El IED Madrid y la Fundación Loewe impulsan el debate sobre la artesanía contemporánea

Date

25 January 2023

IED Madrid joins the Loewe Foundation as part of its commitment to craft trades through design and the recognition of craft art in all its programmes.

Craftsmanship is one of the fundamental pillars of the Loewe Foundation's defence and promotion, a commitment it shares with the Istituto Europeo di Design de Madrid (IED Madrid). Both entities work to train, vindicate and give visibility to craft trades as a fundamental part of the artistic and cultural heritage of humanity. Craftsmanship is the key to exclusivity thanks to the combination of culture and tradition.

With this objective in mind, finalists and members of the LOEWE Foundation Craft Prize Committee of Experts - ceramist Andile Dyalvane (Special Mention in 2022), furniture designer Myungtaek Jung (finalist in 2022) and craft expert and Curator of Crafts at the Smithsonian American Art Museaum Renwick Gallery, Mary Savig - debated yesterday about craft with artistic ambition and its relationship with tradition and the future at a round table held at the Serrería Belga Cultural Space. Anatxu Zabalbeascoa, cultural journalist and president of the LOEWE FOUNDATION Craft Prize Jury, moderated the meeting. 

Myungtaek Jung, from South Korea, spoke about his work as an artisan furniture designer, a craft he develops from a contemporary sensibility, but always bearing in mind the characteristics, properties and potential of the materials and raw materials he works with.

As a curator, Mary Savig works to design a museum experience in which craft also speaks of history, of culture, of a legacy and a common experience of the communities that populate her country (the United States). Craft can speak to the history of craft itself, but it can also be a story about traditions, ways of life, crafts... It also speaks to us of stories, memories and memory. It serves as another way of narrating, of telling stories, and helps us to get to know other ways of being and being.

 
Finally, South African Andile Dyalvane, whose work as a ceramist is deeply rooted in the materials, symbols, traditions and stories of the community he comes from, said that his work as an artisan is a way of preserving his culture, his tribe, his cultural heritage, of sharing his stories. Through a very vivid creative process, he replicates traditions in his crafts, which he translates and reflects in his art pieces. Throughout this process, his figure as an author is diluted, leaving his art fully at the service of the community and showing himself to the world on behalf of the community.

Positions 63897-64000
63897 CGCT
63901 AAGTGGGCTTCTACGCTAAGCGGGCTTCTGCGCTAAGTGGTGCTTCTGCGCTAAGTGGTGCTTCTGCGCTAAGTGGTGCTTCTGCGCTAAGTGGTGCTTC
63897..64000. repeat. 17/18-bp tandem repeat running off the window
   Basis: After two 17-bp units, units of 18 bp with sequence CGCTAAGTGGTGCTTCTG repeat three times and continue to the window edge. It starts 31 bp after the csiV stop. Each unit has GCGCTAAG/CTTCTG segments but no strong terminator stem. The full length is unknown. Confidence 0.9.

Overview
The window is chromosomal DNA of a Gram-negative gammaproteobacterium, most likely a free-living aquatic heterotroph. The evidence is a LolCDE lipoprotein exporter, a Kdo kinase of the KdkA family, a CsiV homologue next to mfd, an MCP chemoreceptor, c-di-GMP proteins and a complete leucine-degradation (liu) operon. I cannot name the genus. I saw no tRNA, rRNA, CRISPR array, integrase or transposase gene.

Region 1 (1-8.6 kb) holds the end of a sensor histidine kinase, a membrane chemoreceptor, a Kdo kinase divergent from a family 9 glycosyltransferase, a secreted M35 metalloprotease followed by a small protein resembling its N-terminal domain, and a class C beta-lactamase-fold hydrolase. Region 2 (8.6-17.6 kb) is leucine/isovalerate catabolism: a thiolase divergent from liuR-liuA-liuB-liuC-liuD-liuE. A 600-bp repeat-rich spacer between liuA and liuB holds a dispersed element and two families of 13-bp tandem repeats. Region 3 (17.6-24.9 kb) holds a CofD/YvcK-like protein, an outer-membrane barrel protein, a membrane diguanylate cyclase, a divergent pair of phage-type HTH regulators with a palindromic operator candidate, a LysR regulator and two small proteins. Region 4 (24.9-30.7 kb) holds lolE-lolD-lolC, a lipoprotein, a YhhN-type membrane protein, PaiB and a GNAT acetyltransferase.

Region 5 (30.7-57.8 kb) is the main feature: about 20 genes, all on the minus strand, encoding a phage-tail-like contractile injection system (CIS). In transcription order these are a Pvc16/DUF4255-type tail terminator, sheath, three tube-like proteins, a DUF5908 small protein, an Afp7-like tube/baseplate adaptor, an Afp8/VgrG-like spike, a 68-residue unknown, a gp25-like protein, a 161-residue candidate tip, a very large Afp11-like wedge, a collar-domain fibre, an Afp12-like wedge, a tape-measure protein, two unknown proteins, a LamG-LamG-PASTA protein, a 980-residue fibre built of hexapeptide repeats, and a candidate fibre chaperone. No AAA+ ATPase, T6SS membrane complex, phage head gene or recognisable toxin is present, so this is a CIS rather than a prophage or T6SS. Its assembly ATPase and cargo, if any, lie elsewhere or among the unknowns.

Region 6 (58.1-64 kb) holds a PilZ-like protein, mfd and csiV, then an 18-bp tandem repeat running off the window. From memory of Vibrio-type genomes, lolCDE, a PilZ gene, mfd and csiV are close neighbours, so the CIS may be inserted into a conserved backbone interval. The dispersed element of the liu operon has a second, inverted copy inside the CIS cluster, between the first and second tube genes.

Among the main conclusions of the colloquium were the resignification that craftsmanship is acquiring, how the hierarchy between the arts is gradually being diluted and how craftsmanship is achieving a place and a status that until then had not been recognised. Also highlighted was its narrative power, its plastic power, the importance of materials, and how a piece can be at the same time very traditional and very contemporary, how it is able to speak of cultural identity and personal identity, being able to split time. Craftsmanship, in short, can reflect on where it is made, from the materials to the geography, the culture, or the history it wishes to communicate.

Finally, the aim was to highlight the value and the possibility that craftsmanship has of speaking from the traditions and history of a common past while reflecting on its present and speaking of visions of the future, resulting in absolutely contemporary pieces that speak of beauty and truth.

This initiative, organised by the Loewe Foundation in collaboration with IED Madrid as part of the 6th edition of the LOEWE FOUNDATION Craft Prize, highlighted craftsmanship as a fundamental axis of design, art, heritage and the economy. It should be noted that crafts contribute 6,000 million euros directly to the Spanish economy*. Craftwork brings together around 64,000 companies and directly employs around 213,000 workers in Spain. The quality of the product, the diversity of crafts, the cultural legacy, and the creativity and expressive force of Spanish crafts are the main strengths of the sector.

IED Madrid thus reinforces its commitment to crafts and artisans. The school works to vindicate this art and give visibility to signature designs, with craft always present in its training, thanks to the development of specific programmes such as the diploma in "Design and new craftsmanship". This is fully in line with the vision of the LOEWE FOUNDATION Craft Prize, which aims to celebrate and support working artists whose talent, vision and willingness to innovate promise to set a new canon for the future.

This is not the first time that the Loewe Foundation and IED Madrid have joined forces. They already collaborated in the presentation of The Room, a platform that brings together the work of great contemporary artisans, winners and finalists of the iconic LOEWE FOUNDATION Craft Prize, since its inauguration in 2016. It is the first public database of contemporary craft works.

*The study Craftsmanship in Spain: a hallmark of the high-end, carried out by KPMG with the support of Círculo Fortuny.